He only meekly called for MPs to get a vote on whether to renew the laws once every six months—a demand so minor that the Tories accepted it.

It’s a dangerous failure by the Labour Party to agree to such serious attacks on the rights of ordinary people.

Demand to open detention centres over coronavirus sickness fears
Demand to open detention centres over coronavirus sickness fears
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Detainees must be set free now

The coronavirus bill will give the same powers to detain people to immigration officers as it does to the cops.

That means anyone coming into the country could find themselves locked up for no reason—another threat to mostly Muslims and black people.

The home secretary will also get the power to close Britain’s borders. Yet rather than locking people up in places where infection can spread, the safest thing is to release people.

Migrants’ rights campaigners have called for the Tories to “immediately” release all detainees after possible coronavirus cases were found in the Colnbrook immigration removal detention centre.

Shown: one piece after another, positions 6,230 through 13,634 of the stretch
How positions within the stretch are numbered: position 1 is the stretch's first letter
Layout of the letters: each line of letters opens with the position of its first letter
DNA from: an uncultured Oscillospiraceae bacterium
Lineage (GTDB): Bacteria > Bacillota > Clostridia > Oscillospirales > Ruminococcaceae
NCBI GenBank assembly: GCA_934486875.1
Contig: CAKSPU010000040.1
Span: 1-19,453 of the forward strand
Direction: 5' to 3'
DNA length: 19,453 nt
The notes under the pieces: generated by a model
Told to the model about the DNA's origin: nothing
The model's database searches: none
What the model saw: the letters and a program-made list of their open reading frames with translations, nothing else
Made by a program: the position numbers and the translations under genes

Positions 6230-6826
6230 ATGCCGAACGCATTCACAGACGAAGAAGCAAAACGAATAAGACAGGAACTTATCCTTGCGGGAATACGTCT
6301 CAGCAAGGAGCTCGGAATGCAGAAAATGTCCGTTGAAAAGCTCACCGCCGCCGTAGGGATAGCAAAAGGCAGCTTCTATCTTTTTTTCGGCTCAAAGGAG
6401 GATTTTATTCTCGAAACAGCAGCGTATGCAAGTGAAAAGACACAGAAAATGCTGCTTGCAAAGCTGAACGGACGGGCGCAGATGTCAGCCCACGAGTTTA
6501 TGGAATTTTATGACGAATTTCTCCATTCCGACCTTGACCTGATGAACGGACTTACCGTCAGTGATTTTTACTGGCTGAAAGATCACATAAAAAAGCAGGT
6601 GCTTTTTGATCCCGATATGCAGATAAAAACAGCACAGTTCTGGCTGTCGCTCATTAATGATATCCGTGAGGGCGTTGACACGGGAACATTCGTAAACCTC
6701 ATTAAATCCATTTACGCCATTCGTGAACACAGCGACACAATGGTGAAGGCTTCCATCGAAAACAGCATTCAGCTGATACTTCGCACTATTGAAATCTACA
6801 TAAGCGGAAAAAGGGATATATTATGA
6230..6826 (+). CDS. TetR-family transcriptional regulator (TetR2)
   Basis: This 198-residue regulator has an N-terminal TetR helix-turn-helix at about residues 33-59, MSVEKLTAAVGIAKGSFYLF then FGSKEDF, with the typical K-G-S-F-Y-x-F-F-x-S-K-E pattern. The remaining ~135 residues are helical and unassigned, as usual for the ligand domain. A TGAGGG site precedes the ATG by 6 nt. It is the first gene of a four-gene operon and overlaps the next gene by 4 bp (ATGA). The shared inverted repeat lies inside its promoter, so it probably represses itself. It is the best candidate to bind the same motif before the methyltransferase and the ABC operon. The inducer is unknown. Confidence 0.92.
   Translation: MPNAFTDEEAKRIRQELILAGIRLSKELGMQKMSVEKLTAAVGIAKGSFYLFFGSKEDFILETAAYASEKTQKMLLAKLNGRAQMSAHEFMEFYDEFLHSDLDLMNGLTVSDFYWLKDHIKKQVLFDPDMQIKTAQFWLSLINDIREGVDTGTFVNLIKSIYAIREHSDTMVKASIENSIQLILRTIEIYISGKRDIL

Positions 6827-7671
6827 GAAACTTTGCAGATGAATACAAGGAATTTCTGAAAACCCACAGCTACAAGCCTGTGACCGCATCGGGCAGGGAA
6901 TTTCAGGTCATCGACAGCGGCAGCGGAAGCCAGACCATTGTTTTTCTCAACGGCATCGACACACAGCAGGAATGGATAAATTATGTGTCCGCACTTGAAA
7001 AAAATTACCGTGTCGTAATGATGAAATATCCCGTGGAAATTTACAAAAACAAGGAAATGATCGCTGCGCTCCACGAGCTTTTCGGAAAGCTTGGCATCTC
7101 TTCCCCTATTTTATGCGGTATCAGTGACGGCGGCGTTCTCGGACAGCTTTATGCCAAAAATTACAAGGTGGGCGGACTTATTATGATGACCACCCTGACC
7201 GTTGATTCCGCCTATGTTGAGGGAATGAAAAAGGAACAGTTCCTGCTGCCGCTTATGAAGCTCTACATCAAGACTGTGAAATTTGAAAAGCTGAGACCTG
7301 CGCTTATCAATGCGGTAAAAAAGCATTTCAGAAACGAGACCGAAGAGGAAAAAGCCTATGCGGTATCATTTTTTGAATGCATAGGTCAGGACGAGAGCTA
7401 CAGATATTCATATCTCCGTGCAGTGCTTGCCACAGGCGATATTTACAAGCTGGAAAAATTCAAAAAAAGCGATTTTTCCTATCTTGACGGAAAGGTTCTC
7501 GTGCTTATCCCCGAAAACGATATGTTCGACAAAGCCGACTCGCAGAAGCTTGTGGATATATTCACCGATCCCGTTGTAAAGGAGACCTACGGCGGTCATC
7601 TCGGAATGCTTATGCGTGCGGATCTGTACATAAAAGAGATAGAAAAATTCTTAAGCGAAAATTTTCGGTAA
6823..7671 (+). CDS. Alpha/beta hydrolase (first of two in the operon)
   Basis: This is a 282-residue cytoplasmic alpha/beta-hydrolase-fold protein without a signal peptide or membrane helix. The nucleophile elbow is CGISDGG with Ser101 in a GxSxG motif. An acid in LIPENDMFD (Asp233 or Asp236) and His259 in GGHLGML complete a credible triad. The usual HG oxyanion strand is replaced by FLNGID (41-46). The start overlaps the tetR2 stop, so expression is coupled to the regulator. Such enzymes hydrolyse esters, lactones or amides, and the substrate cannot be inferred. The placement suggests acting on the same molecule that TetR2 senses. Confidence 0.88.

Vulnerable adults at risk

It’s not just potential sufferers that the Tories want to lock away.

They also want to water down the Care Act 2014, which sets outs local authorities’ obligations to safeguard adults at risk of abuse or neglect.

The move would allow local authorities to prioritise the services they offer.

The Tories admit this would apply “even if this means not meeting everyone’s assessed needs in full or delaying some assessments”.

Disability Rights UK said, “Given the already broken social care system, this bill will almost inevitably leave many thousands of disabled people without essential support or any rights to request this support.

“Rolling back our rights is not good for anyone and in the current circumstances will put many lives at risk.”

Keeping track via your phone

Britain’s chief scientific advisor, Patrick Vallance said last week that the government could start using location data gathered from phones in order to monitor people.

The Tories have already been accused of asking mobile phone network O2 to provide anonymous tracking data to the government.

Access to location data would allow the government to check whether people are staying at home during the outbreak.